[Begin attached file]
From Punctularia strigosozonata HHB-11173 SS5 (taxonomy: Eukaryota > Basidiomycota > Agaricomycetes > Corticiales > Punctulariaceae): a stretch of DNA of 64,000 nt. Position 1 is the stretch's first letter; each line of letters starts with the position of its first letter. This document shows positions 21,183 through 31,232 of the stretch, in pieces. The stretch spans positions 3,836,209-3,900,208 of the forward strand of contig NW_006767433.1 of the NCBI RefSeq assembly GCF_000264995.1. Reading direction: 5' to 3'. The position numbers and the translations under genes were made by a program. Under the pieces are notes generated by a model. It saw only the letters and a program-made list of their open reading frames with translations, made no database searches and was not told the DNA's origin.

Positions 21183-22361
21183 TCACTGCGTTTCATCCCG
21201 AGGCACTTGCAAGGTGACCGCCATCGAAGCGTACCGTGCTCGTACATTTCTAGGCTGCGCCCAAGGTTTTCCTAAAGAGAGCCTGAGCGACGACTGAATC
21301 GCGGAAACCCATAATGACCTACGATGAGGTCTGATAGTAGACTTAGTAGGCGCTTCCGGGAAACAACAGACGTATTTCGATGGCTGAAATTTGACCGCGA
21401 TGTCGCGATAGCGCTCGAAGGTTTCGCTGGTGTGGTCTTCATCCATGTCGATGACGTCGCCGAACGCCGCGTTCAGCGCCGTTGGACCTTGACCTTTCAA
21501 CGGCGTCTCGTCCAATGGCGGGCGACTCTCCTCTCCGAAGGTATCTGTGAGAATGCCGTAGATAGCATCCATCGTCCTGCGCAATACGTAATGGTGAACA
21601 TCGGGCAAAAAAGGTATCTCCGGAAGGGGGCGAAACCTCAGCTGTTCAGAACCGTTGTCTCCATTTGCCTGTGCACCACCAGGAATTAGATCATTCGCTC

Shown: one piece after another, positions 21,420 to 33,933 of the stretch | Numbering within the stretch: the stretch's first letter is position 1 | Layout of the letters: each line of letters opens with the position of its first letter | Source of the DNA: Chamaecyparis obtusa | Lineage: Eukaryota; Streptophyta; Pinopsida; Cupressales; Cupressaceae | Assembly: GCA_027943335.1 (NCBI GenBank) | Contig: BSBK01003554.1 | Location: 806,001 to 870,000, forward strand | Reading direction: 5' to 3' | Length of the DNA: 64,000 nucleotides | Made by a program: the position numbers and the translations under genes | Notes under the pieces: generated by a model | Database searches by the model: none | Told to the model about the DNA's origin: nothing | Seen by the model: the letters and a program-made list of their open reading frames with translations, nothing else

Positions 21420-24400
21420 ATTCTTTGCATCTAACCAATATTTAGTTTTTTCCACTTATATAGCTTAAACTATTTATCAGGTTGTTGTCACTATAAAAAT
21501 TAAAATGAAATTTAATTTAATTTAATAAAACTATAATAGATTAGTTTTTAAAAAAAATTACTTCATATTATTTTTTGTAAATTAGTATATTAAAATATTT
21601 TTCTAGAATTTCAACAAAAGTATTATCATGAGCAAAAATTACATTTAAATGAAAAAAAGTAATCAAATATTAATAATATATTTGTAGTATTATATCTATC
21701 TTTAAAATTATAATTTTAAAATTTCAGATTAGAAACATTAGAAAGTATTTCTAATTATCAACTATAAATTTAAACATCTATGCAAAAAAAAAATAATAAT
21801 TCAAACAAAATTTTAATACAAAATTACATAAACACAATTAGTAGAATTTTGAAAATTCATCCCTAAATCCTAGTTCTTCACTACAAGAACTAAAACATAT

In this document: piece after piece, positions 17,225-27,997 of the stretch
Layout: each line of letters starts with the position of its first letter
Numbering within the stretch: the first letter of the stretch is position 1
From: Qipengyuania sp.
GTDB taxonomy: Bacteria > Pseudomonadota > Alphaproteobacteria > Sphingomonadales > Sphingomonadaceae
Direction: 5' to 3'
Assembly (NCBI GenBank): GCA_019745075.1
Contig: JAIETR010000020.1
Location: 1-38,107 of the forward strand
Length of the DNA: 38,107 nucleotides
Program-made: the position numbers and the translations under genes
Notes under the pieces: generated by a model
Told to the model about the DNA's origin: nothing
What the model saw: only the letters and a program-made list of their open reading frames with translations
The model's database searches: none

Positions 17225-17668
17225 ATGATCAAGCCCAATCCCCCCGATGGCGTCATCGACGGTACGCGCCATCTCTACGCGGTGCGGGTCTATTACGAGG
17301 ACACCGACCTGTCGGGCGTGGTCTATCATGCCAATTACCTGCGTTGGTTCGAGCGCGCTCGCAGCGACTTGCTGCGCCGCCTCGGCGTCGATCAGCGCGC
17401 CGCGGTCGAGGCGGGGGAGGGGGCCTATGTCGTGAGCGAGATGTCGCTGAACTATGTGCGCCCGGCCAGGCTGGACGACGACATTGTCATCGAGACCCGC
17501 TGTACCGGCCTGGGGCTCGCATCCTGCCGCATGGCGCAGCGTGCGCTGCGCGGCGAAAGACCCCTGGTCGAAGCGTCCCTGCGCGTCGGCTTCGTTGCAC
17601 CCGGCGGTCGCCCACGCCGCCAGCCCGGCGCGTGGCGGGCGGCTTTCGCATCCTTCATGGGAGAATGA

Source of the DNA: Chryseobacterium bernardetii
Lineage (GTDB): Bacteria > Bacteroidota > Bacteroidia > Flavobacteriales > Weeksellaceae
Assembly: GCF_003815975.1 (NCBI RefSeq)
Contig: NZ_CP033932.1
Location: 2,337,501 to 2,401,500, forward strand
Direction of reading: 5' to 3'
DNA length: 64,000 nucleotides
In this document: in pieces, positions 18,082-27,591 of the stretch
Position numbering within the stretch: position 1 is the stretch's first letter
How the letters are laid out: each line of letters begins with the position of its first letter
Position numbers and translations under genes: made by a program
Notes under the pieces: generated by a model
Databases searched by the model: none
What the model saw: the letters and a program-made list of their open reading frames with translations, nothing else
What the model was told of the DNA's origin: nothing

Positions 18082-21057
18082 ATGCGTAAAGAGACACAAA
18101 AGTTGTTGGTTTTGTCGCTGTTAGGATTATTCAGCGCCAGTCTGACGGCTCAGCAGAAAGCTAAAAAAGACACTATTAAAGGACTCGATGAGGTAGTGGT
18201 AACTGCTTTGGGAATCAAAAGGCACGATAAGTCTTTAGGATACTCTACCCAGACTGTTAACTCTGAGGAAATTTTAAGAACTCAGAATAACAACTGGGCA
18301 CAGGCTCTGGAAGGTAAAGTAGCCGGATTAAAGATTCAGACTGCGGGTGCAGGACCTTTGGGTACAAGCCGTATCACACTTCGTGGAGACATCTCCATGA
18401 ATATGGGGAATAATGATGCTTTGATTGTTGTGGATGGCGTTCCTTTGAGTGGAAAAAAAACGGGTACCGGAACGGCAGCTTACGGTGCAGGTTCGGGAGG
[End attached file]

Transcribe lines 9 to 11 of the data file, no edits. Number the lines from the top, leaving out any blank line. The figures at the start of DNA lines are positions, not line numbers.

Shown: one piece after another, positions 21,420 to 33,933 of the stretch | Numbering within the stretch: the stretch's first letter is position 1 | Layout of the letters: each line of letters opens with the position of its first letter | Source of the DNA: Chamaecyparis obtusa | Lineage: Eukaryota; Streptophyta; Pinopsida; Cupressales; Cupressaceae | Assembly: GCA_027943335.1 (NCBI GenBank) | Contig: BSBK01003554.1 | Location: 806,001 to 870,000, forward strand | Reading direction: 5' to 3' | Length of the DNA: 64,000 nucleotides | Made by a program: the position numbers and the translations under genes | Notes under the pieces: generated by a model | Database searches by the model: none | Told to the model about the DNA's origin: nothing | Seen by the model: the letters and a program-made list of their open reading frames with translations, nothing else

Positions 21420-24400
21420 ATTCTTTGCATCTAACCAATATTTAGTTTTTTCCACTTATATAGCTTAAACTATTTATCAGGTTGTTGTCACTATAAAAAT